Carthage, Missouri: A Delightful Slice of Small Town America
Arriving in Carthage is like stepping back in time to a more peaceful era when life was simple, and people were in no hurry. From the town square to Route 66 attractions to restaurants, I felt like checking texts was out of place and living in the moment was expected. Carthage has a history that includes ragtime musicians, women’s activists and Wild West outlaws, and it’s now a town that welcomes travellers with open arms and gives you a taste of small-town America that is hard to find these days.
Courthouse Square Brings History to life
The Jasper County Courthouse and Square is where Carthage really comes to life. The architecture of the courthouse is stunning, with turrets and towers that have a medieval look to them. This is where people gather to meet and the town hosts open markets and events. There is a fabulous coffee shop called Mother Road Coffee where people will tell you stories of times gone by, and the owners couldn’t be any nicer. You’ll also find a small but very interesting Civil War Museum located in the square, where the staff are great and extremely knowledgeable.
Precious Moments Park and Chapel
After enjoying the Courthouse and Square, we drove to the Precious Moments Chapel & Gardens. Inspired by Michelangelo’s Sistine Chapel in Rome, the peaceful and serene chapel is like nothing you have ever seen. It tells biblical stories using the childlike, angelic Precious Moments figures to depict the characters in the Bible. There are murals and stained glass along with beautiful landscaping, and a lovely gift shop and café. It is hard to explain the uniqueness of the chapel – you will have to go and see for yourself.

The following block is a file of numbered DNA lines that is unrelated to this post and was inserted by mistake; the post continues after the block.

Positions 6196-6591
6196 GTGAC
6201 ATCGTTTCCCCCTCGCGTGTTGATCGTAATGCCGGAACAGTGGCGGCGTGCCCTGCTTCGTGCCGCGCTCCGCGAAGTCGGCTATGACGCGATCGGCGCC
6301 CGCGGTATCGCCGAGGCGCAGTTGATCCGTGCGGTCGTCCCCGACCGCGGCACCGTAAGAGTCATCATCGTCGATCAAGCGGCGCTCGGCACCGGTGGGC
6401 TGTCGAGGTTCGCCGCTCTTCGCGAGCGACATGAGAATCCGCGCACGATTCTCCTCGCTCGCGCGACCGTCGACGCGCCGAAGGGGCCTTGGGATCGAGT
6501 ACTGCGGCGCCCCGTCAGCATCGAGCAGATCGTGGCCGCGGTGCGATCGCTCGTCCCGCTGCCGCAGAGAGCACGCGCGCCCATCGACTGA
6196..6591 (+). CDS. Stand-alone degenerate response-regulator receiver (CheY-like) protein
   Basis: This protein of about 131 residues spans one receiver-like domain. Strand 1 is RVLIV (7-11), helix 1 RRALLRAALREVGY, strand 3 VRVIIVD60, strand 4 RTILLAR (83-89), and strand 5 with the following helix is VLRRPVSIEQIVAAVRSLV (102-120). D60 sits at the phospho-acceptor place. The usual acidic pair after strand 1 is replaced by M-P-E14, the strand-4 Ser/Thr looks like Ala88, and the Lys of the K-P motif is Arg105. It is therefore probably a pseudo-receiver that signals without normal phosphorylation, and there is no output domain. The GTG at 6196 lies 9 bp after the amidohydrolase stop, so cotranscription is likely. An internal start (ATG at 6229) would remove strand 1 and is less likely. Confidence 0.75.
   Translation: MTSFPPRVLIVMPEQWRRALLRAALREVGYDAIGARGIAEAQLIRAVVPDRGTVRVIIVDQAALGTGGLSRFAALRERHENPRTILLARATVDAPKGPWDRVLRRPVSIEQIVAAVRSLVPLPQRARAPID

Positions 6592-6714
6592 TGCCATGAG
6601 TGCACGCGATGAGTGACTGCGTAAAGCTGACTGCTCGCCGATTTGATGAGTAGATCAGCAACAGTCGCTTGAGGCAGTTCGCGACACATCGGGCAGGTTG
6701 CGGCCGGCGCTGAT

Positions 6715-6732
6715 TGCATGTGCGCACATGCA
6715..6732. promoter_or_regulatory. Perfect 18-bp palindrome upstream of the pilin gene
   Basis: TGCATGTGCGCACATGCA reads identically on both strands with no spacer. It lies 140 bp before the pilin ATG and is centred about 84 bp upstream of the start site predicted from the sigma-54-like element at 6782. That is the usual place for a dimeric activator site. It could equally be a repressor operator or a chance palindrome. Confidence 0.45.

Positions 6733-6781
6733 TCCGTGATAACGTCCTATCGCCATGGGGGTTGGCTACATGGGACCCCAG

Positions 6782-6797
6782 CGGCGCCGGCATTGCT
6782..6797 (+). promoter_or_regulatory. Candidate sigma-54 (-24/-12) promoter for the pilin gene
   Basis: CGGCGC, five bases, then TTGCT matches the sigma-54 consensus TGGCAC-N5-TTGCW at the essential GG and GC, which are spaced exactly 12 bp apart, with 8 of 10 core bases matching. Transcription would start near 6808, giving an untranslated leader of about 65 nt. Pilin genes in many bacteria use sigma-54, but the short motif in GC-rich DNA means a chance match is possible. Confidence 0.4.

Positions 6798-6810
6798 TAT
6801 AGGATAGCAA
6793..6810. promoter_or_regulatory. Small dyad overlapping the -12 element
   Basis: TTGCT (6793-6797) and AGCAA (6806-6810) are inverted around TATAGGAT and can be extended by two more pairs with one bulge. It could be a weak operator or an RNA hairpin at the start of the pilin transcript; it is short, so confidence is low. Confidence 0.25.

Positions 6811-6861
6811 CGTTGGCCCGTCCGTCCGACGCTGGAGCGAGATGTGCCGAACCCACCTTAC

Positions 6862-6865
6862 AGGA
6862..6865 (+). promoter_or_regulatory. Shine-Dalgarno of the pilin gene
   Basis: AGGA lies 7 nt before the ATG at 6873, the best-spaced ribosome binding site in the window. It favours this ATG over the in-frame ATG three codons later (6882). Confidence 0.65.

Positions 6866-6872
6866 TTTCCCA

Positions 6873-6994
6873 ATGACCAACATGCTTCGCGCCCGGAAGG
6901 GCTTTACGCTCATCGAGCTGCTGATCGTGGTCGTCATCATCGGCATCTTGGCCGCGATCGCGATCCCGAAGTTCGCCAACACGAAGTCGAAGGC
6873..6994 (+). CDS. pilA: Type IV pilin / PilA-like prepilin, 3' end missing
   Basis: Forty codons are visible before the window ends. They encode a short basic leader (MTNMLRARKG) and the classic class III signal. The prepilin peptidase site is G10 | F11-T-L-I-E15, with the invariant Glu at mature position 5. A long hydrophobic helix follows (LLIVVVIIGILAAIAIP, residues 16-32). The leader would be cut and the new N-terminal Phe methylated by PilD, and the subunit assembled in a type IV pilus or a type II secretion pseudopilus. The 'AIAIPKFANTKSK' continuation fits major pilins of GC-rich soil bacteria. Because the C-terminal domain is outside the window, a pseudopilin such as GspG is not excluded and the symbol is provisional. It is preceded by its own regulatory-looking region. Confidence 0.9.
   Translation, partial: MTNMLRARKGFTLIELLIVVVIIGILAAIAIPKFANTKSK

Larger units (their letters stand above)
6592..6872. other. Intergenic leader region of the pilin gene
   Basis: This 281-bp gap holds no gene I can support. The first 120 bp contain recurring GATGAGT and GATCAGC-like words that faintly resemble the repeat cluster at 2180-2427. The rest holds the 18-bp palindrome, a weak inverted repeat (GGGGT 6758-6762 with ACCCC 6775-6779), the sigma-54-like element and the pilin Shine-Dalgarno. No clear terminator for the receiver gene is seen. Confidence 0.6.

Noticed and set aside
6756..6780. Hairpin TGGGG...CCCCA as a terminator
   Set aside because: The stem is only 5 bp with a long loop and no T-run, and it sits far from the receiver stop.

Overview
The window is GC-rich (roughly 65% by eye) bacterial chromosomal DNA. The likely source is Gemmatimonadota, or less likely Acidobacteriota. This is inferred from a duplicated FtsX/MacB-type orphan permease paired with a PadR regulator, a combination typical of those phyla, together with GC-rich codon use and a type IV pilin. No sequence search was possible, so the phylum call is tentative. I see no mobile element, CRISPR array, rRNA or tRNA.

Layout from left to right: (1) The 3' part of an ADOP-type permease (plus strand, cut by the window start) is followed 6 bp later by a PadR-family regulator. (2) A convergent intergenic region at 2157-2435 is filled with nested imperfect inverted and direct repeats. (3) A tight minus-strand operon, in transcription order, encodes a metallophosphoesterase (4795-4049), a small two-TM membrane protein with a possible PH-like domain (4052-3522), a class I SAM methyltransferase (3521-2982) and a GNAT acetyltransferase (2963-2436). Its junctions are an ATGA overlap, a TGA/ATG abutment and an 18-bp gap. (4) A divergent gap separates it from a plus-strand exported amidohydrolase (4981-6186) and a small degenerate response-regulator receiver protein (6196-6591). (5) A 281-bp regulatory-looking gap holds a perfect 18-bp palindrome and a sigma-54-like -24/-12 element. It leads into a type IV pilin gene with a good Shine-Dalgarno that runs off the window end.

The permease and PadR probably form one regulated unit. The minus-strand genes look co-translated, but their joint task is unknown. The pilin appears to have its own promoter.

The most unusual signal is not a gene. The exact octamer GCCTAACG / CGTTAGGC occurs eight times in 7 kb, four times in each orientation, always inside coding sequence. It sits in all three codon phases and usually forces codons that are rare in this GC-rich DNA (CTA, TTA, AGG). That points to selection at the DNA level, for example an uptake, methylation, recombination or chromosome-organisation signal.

“Ghost Town” With New Life
A place called Red Oak II is next on the list and it also has a unique story. An artist by the name of Lowell Davis had grown up in a small town close by, but after World War II, Red Oak had become a ghost town. So, the artist literally moved many of the buildings from the ghost town to a new location (Red Oak II) and restored them. The place is very cool to wander around, and again, I had never seen anything like it. Lowell Davis still lives there and has some eccentric sculptures outside his house that are fabulous!
You’ll find Route 66 attractions throughout Missouri, but a fairly famous one in Carthage is the Boots Court Motel. The motel has radios in every room playing music from the 1940s and ’50s and no TVs, just like it would’ve been in the heyday of Route 66. Back in the day, people like Clark Gable and Mickey Mantle stayed at the motel, and I love that there is no room No. 13 – for superstitious reasons!
When in Carthage, you also have to drive around the historic district with its lovely Victorian homes. There’s a gorgeous B&B called the Grand Avenue Bed and Breakfast, and the nearby Historic Phelps House offers wonderful seasonal events and tours. The folks at the Historic Phelps House are delightful and will arrange special events, lunch or high tea for groups. Our brunch was delicious and the homemade lemonade superb. Whilst we sat on the veranda overlooking the grounds, an impromptu parade came by full of classic cars – what a lovely way to kill a couple of hours!
At the end of a great day touring Carthage, we headed to the Lucky J Steakhouse for a classic American feast. On one side of the restaurant is the dining room, and on the other, you can watch a traditional live rodeo – how cool is that!
For more information, please contact us:
Official Carthage Travel Information
When you goAttractions
Carthage Convention and Visitors Bureau